full parallel processing and Transputers, even if not quite as slick. 
Started recoding, moving everything to OS/2 and MT.  Went to a
disk-based DB model with a central MOO-style DB running everything.

Back in Oh, '94-ish decided to do C++ the thing.  Started again. 
Cleaned up the event model a LOT.  

Everything is homegrown.  Major inspirations (mostly in time order):
Shades, MUD2, Transputers, Marcus Ranum, Uber, Unter, LP, Aber, Tiny*,
Northern Lights, MOO, Stephen White, LambdaMOO, a large bunch of IBM's
OS/2 developers, Cool, Interlude (neat!), Dave Engberg, C++, Cold,
Mike Cowlishaw, Legend, ColdX, Greg Hudson, MUQ, BeOS, Inferno, Limbo.

[[Interestingly enough, looking at the above list of (typically)
social-type server references, the types of MUDs I like playing are
pretty hack'n'slash kill-the-wumpus-style monty hauls]] --<cut>--

Life history?  Hit computing back in high school in England doing a
CompSci 'O' level.  The teacher (a Mr King) and I mutually decided
that we were utterly unable to communicate to each other, and tacitly
agreed that we also had no need to and ceased to ever try.  Never did
get the 'O' level.  Did re-write space invaders in Pet BASIC with
decent run-time performance, along with several other games of minor
notoriety in the PET world (a well known growth field).  

That was my last touch with formal eductation or traning.  For various
minor reasons, like hopping countries, the fact I was working already
(started contracting when I was 14/15) and other infatuations I never
did the college thing.  So I'm essentially self-taught from day one.

I've been contracting pretty well since I was 15, starting with a
financial system for Pater written in GWBasic, and moving on from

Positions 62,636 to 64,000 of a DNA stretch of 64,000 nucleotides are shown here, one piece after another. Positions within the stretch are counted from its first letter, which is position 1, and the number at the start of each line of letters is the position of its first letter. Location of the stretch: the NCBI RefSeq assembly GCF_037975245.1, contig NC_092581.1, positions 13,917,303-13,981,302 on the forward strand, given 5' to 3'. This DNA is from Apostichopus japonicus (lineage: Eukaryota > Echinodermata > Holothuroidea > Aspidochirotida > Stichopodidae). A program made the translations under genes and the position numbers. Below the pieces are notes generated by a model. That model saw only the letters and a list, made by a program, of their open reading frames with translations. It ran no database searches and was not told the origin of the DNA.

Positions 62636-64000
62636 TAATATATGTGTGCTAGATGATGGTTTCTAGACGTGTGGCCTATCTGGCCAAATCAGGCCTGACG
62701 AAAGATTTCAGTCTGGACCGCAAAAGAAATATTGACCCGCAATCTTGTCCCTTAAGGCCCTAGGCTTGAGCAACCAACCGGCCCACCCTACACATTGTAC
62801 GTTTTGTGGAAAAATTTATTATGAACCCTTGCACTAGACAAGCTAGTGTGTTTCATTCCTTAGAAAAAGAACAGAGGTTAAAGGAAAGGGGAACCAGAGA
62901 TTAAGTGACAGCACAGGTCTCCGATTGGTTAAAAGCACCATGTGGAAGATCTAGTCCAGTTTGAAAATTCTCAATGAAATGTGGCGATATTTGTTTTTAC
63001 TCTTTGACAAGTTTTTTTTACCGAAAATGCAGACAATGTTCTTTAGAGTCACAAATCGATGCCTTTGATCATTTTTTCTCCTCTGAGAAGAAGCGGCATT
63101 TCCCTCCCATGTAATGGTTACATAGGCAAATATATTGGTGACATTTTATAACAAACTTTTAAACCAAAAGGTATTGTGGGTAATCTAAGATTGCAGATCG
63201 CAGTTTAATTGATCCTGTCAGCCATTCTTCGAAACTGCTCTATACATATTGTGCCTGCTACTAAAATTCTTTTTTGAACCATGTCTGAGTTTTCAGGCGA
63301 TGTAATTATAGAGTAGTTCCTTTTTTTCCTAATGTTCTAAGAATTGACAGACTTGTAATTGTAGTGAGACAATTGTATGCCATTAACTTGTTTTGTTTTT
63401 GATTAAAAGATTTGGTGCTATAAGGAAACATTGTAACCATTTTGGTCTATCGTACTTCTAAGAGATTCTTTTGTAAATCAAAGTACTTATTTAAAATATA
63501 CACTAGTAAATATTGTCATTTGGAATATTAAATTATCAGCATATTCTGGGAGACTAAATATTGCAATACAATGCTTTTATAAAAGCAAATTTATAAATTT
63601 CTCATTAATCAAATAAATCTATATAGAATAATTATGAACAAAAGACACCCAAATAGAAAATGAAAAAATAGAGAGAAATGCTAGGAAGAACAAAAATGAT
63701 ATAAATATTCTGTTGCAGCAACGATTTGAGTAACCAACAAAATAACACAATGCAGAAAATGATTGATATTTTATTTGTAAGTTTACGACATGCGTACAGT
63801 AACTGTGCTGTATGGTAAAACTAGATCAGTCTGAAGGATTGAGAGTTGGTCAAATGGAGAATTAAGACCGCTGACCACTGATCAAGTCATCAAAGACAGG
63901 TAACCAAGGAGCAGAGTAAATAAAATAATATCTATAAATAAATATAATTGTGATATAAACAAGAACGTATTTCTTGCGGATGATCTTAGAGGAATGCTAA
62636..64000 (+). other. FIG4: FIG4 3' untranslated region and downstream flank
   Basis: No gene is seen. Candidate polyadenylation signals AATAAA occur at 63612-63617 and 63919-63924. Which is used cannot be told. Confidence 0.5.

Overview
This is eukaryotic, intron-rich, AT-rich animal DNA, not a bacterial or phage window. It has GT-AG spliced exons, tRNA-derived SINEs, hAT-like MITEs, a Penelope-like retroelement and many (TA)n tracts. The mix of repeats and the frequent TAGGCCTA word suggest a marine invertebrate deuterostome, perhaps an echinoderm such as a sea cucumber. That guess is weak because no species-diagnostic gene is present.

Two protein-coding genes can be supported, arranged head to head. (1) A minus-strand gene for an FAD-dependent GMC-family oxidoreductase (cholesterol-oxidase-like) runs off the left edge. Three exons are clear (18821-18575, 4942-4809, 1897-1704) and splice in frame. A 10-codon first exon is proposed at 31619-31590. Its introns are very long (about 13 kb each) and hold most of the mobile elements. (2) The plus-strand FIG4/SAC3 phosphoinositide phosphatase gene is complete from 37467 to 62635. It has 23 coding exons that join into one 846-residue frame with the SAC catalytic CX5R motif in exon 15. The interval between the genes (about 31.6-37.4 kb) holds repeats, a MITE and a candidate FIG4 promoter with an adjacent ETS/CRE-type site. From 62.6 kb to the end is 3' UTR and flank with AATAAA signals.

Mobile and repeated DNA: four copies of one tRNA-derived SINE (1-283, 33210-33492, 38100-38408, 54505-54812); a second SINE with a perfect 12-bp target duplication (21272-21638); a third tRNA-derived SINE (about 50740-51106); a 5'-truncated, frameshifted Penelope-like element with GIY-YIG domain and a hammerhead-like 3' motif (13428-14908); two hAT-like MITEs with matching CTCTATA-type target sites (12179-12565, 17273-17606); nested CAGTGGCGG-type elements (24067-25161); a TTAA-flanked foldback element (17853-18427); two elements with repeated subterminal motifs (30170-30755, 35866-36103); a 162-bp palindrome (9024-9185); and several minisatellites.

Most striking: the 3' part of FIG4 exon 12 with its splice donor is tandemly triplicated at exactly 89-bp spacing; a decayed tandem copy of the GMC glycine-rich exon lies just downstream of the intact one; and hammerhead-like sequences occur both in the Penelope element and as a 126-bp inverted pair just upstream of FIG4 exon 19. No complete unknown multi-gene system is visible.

there by word of mouth to a contact management system for a local
church etc.  I dropped off a couple times for other fun things: taught
school for a year, got back into sailing, etc yada yada, but kept
coming back to contracting.

I won't bother much with the Playboy-style bio bumph:  

  Guiness is the one true form of beer, and all else is a pale
imitation.

  Good wine is the nectar of the gods.

  I consider "political correctness" a lunacy from the ground up.

  I read.  Not so much now (used to average 20 novels a week).

  Most of my education is centred in the pure maths and literature.

  I *love* religious philosophy.

  I don't like Microsoft and refuse to work on or with any of their
products.

  Game design is a big interest.

  Private affordable spaceflight is another.

  Life is a game.  Enjoy it.  Have fun.  It is for the living.

  The last line is meant absolutely literally without reservations or
caveats.

>Earlier, someone mentioned the possibility of the processor spending
>most of it's time time-slicing between multiple threads if there was
>a lot of connections.  

There are two problems here.  

  1) Number of threads used to manage connections.
  2) Total number of threads.

#1 I think is really what you are referencing.  Having one (or
occassionally two) thread(s) per connection is a typical first
approach.  The problem is that it is not scalable.  Consider:  You
have 500 online players?  That means 500 threads PLUS whatever your
server is using.  Most current OS designs don't like such high thread
counts per process (some have hard limits).  The price of the context
shifts between the threads also begins to become significant once you
get that high.  The problem is that it makes for very thread counts
which increase linearly.

#2 Is curiously enough a smaller concern (as long as it doesn't grow
as quickly or as fast as the above).  Threads are cheaper than
processes.  Thread context shifts are cheaper than process context
shifts.  A multi-threaded process will generally run faster than an
equivalent arrangement of seperate processes.  My server idles with I
think 30 or 40 threads.  Start pumping events and users thru there and
the thread count will grow (slowly).  It would take an awful lot going
on to get my server as high as 150 threads -- certainly a lot more
than 500 users.

--
J C Lawrence                           Internet: claw at null.net
(Contractor)                           Internet: coder at ibm.net
---------------(*)               Internet: clawrenc at cup.hp.com
...Honorary Member Clan McFUD -- Teamer's Avenging Monolith...